Super Rugby bosses are considering splitting their three-conference system into two from 2016 and adding two teams from Argentina.
Super Rugby bosses are considering splitting the current three-conference system into two from 2016 and adding two teams from Argentina.
Under a possible Super 18 concept which appears the most logical future competition, Australian and New Zealand sides would combine in their own conference while South Africa and Argentina would join to form a separate conference.
Leading administrator also revealed there is the possibility of Japanese teams being added in three years' time, but there is lots of work to be done.
Super Rugby expansion is certain to occur after the 2015 World Cup with governing body SANZAR committed to ensuring the recently-relegated Southern Kings will be one of six South African teams.
While SANZAR, which aims to finalise its next model by the end of 2013, has plenty to consider before deciding upon its preferred concept, the three-conference system appears to be coming to an end.
SANZAR CEO Greg Peters said the time-frame for the tournament – currently played over 21 weeks, including three weeks for play-offs – could not be extended.
That makes it virtually impossible to keep the current structure if new teams are added as the Australian, New Zealand and South African rugby unions want their local derby matches to be played at home and away.
With the rigours of travel to and from South Africa combining to make player welfare a bigger issue, the simplest solution is for a two-conference split.
That would see the five Australian sides playing each other twice and the five Ne Zealand teams once for 13 matches before both conferences came together in a six or eight-team play-offs series.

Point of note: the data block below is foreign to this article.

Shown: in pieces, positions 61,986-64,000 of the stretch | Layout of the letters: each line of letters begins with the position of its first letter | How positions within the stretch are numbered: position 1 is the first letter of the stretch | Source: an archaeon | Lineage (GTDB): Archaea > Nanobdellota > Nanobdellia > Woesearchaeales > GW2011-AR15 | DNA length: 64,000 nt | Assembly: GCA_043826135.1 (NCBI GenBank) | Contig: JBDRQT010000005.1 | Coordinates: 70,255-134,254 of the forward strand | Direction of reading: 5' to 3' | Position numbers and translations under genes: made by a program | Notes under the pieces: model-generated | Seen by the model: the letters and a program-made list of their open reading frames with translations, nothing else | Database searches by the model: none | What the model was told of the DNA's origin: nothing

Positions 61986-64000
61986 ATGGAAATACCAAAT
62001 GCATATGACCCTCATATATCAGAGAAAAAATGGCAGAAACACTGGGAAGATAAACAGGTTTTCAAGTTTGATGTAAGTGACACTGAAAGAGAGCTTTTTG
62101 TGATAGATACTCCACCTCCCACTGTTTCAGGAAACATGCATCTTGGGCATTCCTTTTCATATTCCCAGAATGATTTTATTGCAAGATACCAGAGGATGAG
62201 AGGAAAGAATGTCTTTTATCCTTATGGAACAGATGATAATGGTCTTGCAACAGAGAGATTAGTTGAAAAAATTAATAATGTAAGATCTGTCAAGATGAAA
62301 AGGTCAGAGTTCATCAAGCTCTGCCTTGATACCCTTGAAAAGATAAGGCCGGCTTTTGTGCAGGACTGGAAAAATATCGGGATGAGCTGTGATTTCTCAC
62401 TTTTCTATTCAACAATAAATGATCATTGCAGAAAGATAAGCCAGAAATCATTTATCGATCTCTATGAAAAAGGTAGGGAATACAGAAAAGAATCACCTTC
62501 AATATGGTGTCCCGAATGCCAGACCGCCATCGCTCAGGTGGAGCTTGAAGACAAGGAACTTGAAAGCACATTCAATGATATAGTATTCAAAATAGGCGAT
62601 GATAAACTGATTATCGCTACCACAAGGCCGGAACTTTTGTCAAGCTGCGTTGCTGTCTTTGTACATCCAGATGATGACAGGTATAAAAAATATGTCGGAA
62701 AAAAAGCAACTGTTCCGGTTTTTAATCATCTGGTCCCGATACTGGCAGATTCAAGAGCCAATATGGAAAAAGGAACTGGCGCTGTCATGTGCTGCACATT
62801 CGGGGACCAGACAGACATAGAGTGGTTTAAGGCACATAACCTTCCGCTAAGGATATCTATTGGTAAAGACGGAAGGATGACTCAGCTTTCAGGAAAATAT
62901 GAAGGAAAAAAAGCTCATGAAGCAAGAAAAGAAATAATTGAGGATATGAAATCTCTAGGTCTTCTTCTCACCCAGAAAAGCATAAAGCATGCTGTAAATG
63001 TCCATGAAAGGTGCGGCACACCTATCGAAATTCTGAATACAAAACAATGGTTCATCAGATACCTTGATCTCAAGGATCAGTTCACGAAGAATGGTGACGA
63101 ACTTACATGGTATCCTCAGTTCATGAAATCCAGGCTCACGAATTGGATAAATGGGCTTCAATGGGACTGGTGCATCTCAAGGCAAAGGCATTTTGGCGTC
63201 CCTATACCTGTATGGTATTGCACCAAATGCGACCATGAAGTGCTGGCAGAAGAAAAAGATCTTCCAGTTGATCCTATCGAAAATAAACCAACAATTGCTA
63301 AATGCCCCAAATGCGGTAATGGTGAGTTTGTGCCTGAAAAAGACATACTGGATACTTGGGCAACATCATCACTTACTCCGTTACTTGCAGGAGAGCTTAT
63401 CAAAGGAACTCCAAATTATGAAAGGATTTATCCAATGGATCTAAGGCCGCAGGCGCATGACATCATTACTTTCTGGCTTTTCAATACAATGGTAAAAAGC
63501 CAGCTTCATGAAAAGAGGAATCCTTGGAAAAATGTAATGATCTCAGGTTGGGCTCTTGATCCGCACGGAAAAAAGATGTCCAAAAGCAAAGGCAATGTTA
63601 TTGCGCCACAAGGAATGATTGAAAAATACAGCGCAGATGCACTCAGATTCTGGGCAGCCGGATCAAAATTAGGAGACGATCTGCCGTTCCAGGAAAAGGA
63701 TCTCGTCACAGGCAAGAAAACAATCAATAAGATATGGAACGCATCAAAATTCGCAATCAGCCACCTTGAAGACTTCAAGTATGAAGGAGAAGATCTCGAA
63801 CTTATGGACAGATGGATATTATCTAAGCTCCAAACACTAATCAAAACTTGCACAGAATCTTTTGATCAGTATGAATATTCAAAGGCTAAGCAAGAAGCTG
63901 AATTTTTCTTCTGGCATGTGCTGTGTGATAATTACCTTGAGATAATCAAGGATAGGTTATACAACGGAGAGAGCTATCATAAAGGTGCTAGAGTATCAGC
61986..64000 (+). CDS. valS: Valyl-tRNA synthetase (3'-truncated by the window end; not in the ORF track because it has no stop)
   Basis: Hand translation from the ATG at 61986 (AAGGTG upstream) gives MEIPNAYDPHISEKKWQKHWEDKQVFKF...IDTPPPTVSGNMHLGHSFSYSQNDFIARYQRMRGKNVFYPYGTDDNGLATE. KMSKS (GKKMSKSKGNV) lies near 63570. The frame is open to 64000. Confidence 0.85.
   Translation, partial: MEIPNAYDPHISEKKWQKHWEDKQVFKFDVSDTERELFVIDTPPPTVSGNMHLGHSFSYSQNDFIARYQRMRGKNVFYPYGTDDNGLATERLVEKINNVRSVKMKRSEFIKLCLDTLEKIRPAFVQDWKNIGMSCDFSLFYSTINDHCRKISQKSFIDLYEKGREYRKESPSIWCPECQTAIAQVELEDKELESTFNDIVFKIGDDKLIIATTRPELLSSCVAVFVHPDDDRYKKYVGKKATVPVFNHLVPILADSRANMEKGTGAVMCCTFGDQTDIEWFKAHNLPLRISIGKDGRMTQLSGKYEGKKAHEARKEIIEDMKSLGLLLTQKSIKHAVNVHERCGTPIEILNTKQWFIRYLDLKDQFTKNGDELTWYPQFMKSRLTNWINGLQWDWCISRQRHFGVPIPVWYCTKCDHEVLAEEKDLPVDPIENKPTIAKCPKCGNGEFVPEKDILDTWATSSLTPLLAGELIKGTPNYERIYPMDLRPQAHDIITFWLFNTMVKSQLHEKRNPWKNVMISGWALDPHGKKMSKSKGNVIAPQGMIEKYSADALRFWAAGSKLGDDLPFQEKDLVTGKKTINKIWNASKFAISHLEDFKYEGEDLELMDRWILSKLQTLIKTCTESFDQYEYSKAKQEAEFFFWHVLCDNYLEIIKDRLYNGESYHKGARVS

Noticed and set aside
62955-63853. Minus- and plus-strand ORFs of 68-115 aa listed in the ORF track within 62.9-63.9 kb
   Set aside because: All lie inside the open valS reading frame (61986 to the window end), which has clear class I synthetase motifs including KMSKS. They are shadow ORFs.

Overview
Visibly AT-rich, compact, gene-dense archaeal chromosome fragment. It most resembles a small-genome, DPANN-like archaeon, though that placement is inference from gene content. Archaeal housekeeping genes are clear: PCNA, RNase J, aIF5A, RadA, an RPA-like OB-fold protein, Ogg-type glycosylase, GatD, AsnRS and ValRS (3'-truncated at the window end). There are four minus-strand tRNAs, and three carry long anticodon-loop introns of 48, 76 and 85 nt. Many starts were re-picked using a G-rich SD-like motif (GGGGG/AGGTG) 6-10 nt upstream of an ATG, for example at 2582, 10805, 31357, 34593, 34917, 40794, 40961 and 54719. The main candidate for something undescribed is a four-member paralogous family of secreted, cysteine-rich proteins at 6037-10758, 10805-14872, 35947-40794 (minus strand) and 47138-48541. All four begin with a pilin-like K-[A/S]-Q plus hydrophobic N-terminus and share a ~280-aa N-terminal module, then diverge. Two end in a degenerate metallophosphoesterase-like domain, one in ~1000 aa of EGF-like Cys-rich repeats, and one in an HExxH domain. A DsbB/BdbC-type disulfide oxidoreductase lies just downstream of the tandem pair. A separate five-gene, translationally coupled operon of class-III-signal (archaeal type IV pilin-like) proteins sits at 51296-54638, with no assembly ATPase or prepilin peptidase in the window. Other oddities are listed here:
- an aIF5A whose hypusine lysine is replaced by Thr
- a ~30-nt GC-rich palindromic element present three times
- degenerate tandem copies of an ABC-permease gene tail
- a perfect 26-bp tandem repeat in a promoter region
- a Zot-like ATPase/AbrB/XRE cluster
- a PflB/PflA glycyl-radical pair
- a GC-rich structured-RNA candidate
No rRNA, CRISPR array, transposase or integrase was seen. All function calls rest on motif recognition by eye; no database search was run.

AustralianRugby Union chief Bill Pulver, who is also on SANZAR's executive committee, said the ARU had not decided on its preferred model but stressed the five Australian teams would remain.
“We're trying to keep a very open mind to what this structure looks like,” he told AAP.
It is more likely two new Argentinian franchises, rather than one, would be added to what would become an eight-team South African/American conference.
That scenario would allow all teams to play home and away over 14 rounds.
The heavy political pressure for South Africa to have six teams only intensified when the Port Elizabeth-based Kings lost a closely-fought two-match relegation/promotion play-off with the Johannesburg-based Lions last weekend.
“We really understand the desire for that from South Africa,” Peters said.
“The Kings have 32 per cent of the playing population and 72 per cent of that is coloured.
“We understand the need for six teams in South Africa.”
While there are massive commercial benefits with the inclusion of Japan before it hosts the 2019 World Cup, there are logistical problems in fitting them into the Australasian conference.
SANZAR and the ARU are both pushing for the June international window to be moved to July to ensure Super Rugby can be played in one complete block instead of being interrupted for Test matches before the play-offs.